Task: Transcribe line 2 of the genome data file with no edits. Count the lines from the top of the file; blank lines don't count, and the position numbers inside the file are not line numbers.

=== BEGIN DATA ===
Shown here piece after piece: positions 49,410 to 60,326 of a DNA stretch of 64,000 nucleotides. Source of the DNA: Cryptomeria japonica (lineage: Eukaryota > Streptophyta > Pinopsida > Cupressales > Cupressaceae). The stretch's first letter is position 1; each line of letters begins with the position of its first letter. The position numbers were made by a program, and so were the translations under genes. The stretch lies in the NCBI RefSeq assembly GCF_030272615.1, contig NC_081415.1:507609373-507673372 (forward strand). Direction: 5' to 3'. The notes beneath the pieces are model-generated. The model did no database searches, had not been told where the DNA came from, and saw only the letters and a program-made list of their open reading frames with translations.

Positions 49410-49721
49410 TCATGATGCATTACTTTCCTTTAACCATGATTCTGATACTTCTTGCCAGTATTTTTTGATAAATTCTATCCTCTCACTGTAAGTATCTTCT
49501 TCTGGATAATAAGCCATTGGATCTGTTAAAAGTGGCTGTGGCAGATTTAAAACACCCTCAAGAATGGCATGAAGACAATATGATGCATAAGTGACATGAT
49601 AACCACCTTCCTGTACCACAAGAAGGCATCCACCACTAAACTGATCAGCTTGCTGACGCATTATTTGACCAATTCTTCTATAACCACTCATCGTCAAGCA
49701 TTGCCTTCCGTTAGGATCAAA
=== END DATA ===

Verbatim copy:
Positions 49410-49721